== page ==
Playing with retro-tech.

The Amphibia origins can be traced back to the late 60's and it first went to space on the 1975 Soyuz-17 mission. Since then it did what a lot of USSR products did: It remained basically unchanged for decades. Why mess with something that is good enough for the people when the alternative is spending one life counting trees in Siberia?

The Russian successor of the USSR Amphibia isn't really a direct descendant because it's exactly the same watch manufactured in the same plant and with the same aging machinery (and probably by the same people). It's basically the wristwatch equivalent of a T-72B3 trying to pass as a modern MBT: Both were launched on the same year, and both could undeniably be build better.

Being a living fossil isn't necessarily a bad thing because it allow me to play a bit with technology that was cutting edge at about the same time when I was just discovering how cool were Lego blocks.


The case back is first thing which is fun to play with because of how cool it is. The design is simply genius and as a result one of the nicer features is that the scuba dude is always aligned.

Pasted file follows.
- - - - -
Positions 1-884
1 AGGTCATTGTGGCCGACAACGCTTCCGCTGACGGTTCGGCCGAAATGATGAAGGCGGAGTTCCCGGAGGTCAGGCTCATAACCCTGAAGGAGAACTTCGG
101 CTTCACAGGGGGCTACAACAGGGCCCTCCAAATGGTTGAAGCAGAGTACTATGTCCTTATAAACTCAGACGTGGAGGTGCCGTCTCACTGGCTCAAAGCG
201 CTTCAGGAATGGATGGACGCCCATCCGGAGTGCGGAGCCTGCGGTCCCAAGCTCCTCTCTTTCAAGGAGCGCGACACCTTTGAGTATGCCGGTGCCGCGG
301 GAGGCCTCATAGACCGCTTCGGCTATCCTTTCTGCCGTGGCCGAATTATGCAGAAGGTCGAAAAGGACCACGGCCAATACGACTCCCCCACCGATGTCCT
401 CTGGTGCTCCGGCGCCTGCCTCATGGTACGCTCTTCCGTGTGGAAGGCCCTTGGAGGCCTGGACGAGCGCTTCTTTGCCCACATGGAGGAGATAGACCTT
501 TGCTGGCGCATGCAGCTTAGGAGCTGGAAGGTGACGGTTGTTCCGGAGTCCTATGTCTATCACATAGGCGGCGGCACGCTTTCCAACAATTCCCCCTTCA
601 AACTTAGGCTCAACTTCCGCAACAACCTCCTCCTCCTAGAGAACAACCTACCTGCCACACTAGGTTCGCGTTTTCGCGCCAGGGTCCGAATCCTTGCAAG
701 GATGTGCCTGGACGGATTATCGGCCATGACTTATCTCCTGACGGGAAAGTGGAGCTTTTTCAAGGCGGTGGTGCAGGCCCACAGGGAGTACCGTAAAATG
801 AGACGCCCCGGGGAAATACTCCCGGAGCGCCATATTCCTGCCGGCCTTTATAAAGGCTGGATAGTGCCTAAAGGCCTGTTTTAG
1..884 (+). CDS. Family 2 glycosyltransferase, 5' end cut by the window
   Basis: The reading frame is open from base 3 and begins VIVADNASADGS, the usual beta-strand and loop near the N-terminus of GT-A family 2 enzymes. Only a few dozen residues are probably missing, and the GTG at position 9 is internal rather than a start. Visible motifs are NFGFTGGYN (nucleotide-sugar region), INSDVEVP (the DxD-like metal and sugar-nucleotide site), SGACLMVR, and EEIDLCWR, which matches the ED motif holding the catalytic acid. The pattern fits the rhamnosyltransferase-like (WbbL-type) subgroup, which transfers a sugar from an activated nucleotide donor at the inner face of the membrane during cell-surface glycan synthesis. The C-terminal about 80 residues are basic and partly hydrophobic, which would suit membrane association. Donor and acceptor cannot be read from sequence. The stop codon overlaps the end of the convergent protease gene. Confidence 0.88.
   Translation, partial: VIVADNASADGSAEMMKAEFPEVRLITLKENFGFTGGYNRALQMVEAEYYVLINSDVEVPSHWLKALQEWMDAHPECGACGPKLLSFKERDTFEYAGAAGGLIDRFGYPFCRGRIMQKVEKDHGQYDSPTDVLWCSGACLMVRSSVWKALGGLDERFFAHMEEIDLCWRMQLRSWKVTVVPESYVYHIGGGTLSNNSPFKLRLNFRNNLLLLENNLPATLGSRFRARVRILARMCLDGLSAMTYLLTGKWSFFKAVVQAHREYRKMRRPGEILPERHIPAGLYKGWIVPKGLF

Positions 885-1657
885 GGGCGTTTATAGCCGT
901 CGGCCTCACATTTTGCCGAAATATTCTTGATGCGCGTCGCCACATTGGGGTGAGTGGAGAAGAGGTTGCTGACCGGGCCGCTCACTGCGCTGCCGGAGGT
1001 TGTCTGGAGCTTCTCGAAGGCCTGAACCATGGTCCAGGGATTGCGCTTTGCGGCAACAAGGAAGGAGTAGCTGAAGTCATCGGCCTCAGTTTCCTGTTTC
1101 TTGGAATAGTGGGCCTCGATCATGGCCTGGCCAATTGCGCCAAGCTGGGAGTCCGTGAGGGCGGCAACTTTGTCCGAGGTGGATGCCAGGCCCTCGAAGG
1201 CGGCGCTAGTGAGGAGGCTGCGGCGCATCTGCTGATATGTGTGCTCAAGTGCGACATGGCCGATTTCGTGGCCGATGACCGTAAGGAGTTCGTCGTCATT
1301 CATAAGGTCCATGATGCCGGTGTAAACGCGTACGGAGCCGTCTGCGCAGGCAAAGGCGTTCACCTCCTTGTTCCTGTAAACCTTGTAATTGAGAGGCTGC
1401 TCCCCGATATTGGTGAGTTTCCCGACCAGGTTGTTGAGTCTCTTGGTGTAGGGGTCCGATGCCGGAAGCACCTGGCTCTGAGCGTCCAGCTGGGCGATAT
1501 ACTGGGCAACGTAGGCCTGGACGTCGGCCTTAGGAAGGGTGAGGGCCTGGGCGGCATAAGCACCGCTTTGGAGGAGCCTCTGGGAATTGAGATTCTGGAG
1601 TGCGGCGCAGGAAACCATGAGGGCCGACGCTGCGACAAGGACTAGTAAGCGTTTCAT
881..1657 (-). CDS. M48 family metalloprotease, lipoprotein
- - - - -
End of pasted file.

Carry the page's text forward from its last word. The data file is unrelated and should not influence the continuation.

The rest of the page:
It also offers proven 200M WR, allows for opening and closing the case without shearing the giganormous rubber seal sitting beneath, but this is not really important because, just look at the dude doing bloob bloob bloob there!


The second fun thing is the overly thick and curved acrylic covering the dial. It probably won't be able to stop a javelin ATGM attack coming from the top but chances are that everything else around and including you will disintegrate before it does.

It's perfectly clear when viewed from above but it will display crazy distortions from the side, which allows me to have a lot of fun taking photos from different angles.


The movement inside also an antique, it clunks happily at 19,800 bps with an official accuracy of -20 to +60 seconds per day (my 710 is almost COSC) and they are a pain to set the date. QC at the factory is also something that was dragged from the 60's, however if you get a good one it will keep on for decades.


Another advantage is size. Traditional Amphibia are not very large despite being very thick, they wear remarkably well on thin wrists and on mine the 710 wear pretty much like the Islander ISL-68 "mini Turtle".